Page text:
Friend Of The World

A monochrome existentialist sci-fi essay on the last people standing after an undisclosed global conflict, directed by Brian Patrick Butler, in his feature film debut, this 50 minutes treatise on the unsustainability of the human condition in a genetically modified apocalypse is a mix of home movie and Brechtian theatre play, and a very 2020 affair.

I would have preferred Friend Of The World (2020) less half its words, even a gritty solo act, rather than the acerbic two-hander it is, with a focal performance larger than the film’s format or overall raggedy feel, that of an unrepentant homicidal philosopher-cowboy, General Gore (Nick Young), apparently, a former military propagandist.

Propagating his perfect solution for survival – namely, carrying on being himself (a debatable premise, as it turns out), propped, inevitably, with analog technology (imagine audio cassettes & a beat-up transistor radio), and waning testosterone, he stringently enters a too polished an intellectual sparing match with his Armageddon foundling, a young woman named Diane Keaton (Alexandra Slade), an idealistic experimental filmmaker, and fellow lone survivor.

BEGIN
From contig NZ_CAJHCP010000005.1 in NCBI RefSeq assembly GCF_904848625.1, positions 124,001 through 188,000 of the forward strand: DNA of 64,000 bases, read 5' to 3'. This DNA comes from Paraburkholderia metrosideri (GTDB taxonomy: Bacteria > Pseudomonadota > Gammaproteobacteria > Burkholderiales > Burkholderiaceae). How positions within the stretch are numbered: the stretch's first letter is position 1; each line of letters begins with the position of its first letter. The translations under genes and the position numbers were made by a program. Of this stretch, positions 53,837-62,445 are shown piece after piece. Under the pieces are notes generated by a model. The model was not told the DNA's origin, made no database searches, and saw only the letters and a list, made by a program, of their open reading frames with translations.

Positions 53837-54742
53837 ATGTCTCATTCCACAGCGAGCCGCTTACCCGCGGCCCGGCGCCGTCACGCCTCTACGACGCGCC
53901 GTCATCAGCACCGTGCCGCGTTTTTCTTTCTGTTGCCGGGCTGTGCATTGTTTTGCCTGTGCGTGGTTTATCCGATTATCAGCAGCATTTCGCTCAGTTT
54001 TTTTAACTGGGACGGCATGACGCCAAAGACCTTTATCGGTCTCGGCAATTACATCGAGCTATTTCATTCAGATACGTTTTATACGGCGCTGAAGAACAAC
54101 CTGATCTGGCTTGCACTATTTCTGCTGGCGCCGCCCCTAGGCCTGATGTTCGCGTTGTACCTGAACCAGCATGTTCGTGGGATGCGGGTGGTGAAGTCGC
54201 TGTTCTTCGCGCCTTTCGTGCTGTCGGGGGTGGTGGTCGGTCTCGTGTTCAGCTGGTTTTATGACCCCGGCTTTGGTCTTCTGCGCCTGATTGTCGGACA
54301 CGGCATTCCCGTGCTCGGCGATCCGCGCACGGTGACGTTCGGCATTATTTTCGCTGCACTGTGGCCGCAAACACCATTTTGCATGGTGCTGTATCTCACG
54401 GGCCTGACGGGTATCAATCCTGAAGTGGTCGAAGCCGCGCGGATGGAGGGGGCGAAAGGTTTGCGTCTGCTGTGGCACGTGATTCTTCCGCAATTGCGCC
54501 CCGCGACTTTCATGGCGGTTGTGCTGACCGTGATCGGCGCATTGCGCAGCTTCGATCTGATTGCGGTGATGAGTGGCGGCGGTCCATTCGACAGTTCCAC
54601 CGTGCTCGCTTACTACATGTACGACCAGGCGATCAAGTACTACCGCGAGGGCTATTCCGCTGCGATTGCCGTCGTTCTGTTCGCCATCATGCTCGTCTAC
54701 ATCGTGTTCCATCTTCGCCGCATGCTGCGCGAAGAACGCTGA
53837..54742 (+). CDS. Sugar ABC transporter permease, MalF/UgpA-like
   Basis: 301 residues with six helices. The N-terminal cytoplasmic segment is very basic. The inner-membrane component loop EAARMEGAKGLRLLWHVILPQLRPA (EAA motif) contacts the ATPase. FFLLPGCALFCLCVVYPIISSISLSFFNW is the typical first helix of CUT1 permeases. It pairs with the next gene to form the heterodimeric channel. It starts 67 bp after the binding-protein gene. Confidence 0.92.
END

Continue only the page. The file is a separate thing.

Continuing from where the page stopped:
In moments a jarring a mixtape of monologues sounding as if fever-typed on socials at 3 p.m. between warring tribes, and in others, a desperate grasp for a semblance of communication, which emerges as its core argument – this red/blue spat goes on for far too long, even within the film’s chronological constraints, until the story reaches its mid-term (pun intended), and several strokes of brilliance. A terrifyingly delightful string of corruptive catalysts, explosive apparitions of post-humanity, taken straight out of Burroughs.

Which made me regain faith that it has something more substantial up its sleeve than a timely but somewhat dry rant. And it has.

It must have been the unfortunate lack of on-screen emotional resonance between the leads that perhaps saturated the diegetic bunker air with an overflow of concepts and declarations, neatly divided into chapters, in moments when no words would have done the trick, yet I did like its daring, lo-fi ethos, trippy, nasty twists, and its claustrophobic wayward wit.


Author: ©Milana Vujkov

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